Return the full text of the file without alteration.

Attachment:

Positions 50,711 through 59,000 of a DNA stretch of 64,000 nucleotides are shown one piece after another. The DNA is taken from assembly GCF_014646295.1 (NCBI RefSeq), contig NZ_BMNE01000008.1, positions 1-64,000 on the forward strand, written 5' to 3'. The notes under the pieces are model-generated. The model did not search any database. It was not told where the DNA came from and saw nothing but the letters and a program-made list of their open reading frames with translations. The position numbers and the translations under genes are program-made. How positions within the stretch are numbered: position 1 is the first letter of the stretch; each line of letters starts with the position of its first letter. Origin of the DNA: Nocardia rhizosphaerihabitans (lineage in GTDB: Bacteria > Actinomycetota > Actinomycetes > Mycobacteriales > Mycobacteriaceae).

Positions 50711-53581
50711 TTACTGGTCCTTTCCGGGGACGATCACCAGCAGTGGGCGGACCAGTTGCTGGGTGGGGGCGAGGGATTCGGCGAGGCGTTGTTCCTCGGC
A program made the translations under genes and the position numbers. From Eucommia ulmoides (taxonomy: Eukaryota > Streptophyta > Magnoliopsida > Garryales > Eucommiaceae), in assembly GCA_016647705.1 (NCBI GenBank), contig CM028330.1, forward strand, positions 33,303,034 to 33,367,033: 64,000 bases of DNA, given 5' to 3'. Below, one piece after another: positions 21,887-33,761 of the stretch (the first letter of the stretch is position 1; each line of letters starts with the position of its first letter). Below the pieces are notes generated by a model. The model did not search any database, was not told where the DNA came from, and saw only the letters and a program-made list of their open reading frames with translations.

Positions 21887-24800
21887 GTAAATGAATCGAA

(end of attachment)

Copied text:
Positions 50,711 through 59,000 of a DNA stretch of 64,000 nucleotides are shown one piece after another. The DNA is taken from assembly GCF_014646295.1 (NCBI RefSeq), contig NZ_BMNE01000008.1, positions 1-64,000 on the forward strand, written 5' to 3'. The notes under the pieces are model-generated. The model did not search any database. It was not told where the DNA came from and saw nothing but the letters and a program-made list of their open reading frames with translations. The position numbers and the translations under genes are program-made. How positions within the stretch are numbered: position 1 is the first letter of the stretch; each line of letters starts with the position of its first letter. Origin of the DNA: Nocardia rhizosphaerihabitans (lineage in GTDB: Bacteria > Actinomycetota > Actinomycetes > Mycobacteriales > Mycobacteriaceae).

Positions 50711-53581
50711 TTACTGGTCCTTTCCGGGGACGATCACCAGCAGTGGGCGGACCAGTTGCTGGGTGGGGGCGAGGGATTCGGCGAGGCGTTGTTCCTCGGC
A program made the translations under genes and the position numbers. From Eucommia ulmoides (taxonomy: Eukaryota > Streptophyta > Magnoliopsida > Garryales > Eucommiaceae), in assembly GCA_016647705.1 (NCBI GenBank), contig CM028330.1, forward strand, positions 33,303,034 to 33,367,033: 64,000 bases of DNA, given 5' to 3'. Below, one piece after another: positions 21,887-33,761 of the stretch (the first letter of the stretch is position 1; each line of letters starts with the position of its first letter). Below the pieces are notes generated by a model. The model did not search any database, was not told where the DNA came from, and saw only the letters and a program-made list of their open reading frames with translations.

Positions 21887-24800
21887 GTAAATGAATCGAA